If artists regularly self-qualify themselves as starving’ in such a casual and off-handed way, what kind of respect can they expect to gain? Margaret Lam says it’s time tell a different story about what it means to be an artist. You are an artist. Artic­ulate and defend your ideas and your place in society. This isn’t just a fight for your own survival; it’s a fight to imagine and artic­ulate a not-so-distant artistic future that can become a reality in our lifetime.” 

No-one owes you a living just for being an artist

Artist Steve Messam argues that while the art should always come first, it’s time for artists to get more business-like and profes­sional. While campaigns like a‑n/AIR’s Paying Artists help make the case for appro­priate budgets, artists need to be doing their bit too. If we want to be taken more seriously and valued as profes­sionals, we need to all be more profes­sional in the way we value our own work.” 

Palerook blog

I feel bad about people paying for my work because I think that the people who buy and even those who appre­ciate my work are somehow being duped. I keep feeling that at some point I am going to be found out to be an imposter. I feel bad when my work is considered valuable.” Describes the self-imposed barriers to acknowl­edging the artist’s worth finan­cially and concludes by saying: I’m not going to suddenly increase my prices or change the way I sell my work, but I’m no longer going to limit myself in terms of what I achieve through my work. I’m not going to prevent myself from earning more than I think I deserve. From now on, I refuse to reduce my own value.” 

Performers tell museums to get their act together on fees

Insti­tu­tions are spending millions on spaces for perfor­mance but some curators are surprised they have to pay live art performers at all”, says The Art Newspaper. Performers are beginning to set a minimum for what they are willing to work for…it is a new, big pill for museums to swallow.” 

The Arts in Austerity: artist as entre­preneur 2.0

The idea of an American Model’ of arts funding has gained traction in the UK, with calls for artists to be entre­pre­neurial’. But American critic and curator Andrew Horwitz finds the US funding system deeply problematic, while those who espouse entre­pre­neurship miss the point that the real business of art’ is not for profit. Artists not only need to take the lead in this conver­sation, they must reach across the table – as daunting as it seems – to the funders, insti­tu­tions and for-profit entre­pre­neurs, and help them to see what artists actually do, see our resilient economies and inven­tiveness, our collab­o­rative creative processes, our ability to create real value, real change and real trans­for­mation out of scarcity.” 

The Pay’s the Thing

Just because the motives behind my craft are not money-based doesn’t mean I’ll play a gig for nothing.” Louis Barabbas explains his motiva­tions for making music, which are primarily about quality of life rather than cash, but maintains the key guideline as: Don’t be exploited”.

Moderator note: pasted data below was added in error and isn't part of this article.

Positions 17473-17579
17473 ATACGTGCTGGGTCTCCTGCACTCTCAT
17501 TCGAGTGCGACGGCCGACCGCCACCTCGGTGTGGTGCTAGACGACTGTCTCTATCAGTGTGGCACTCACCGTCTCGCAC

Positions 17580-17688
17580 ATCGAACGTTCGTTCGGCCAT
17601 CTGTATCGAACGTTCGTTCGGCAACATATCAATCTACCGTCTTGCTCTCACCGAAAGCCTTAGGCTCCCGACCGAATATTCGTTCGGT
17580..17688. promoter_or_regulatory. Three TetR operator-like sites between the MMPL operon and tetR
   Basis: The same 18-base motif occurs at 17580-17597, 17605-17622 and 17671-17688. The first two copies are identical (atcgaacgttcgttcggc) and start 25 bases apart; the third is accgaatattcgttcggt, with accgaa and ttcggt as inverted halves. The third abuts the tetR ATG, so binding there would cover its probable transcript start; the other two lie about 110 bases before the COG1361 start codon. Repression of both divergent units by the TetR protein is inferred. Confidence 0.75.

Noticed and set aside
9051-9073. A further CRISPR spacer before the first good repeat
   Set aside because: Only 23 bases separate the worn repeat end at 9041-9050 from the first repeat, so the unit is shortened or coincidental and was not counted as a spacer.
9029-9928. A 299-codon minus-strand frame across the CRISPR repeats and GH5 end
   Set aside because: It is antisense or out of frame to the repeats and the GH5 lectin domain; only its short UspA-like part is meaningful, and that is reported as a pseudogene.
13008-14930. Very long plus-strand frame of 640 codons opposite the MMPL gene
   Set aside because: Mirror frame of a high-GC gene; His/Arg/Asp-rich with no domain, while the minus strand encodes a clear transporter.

What to say when you’re asked to work for free

If you own a small business or are self-employed, sooner or later you will be asked to work for free. The more successful you become, the more requests you’ll get. Writer Rhonda Abrams of The Star, Toronto, Canada suggests that with the right response, you can turn these freeloaders into something positive. 

Who feeds the artist?

While being a musician is a vocation and privilege, we still need to make a living. Xenia Pestova argues It is time to accept respon­si­bility and to open a discussion with each other, our organ­isers, and our public. This conver­sation might be a difficult one to have, and it is doubtful that it will radically change engrained profes­sional standards and expec­ta­tions in the near future. We may even singe a few bridges in the process. However, I invite you to join me and take that risk. If nothing else, it can provide us with an oppor­tunity to pave the path for the next gener­ation of profes­sionals who follow in our footsteps.” 

You Show me Yours

Bryony Kimmings’ blog discussing real-life earnings and expenses in the false economy” of touring theatre, diffi­culties of negoti­ating, and earning a living as an artist, despite being estab­lished and award winning, and working 14 hour days, six days a week.. The artist is always the one squeezed. I am sure venues will say that they are squeezed too… so stop with the false economy, be realistic with your funders about what their investment gets them, stop bowing down.”

Paying artists campaign

Insti­gated by a‑n The Artists Infor­mation Company and AIR: Artists Inter­action and Repre­sen­tation, and supported by UK and inter­na­tional artist and arts agencies, this is a strategic, long-term campaign steered by artist activists that advocates for fair pay for visual artists when showing work in publicly-funded values. Under­pinned by in-depth independent research and informed by strategies in Australia, Canada, Poland, Norway, Sweden and US, it makes the case for artists’ fees as part of achieving equality and diversity policies. Manifesto, video, case studies, supporting state­ments and sign up at www​.payin​gartists​.org​.uk.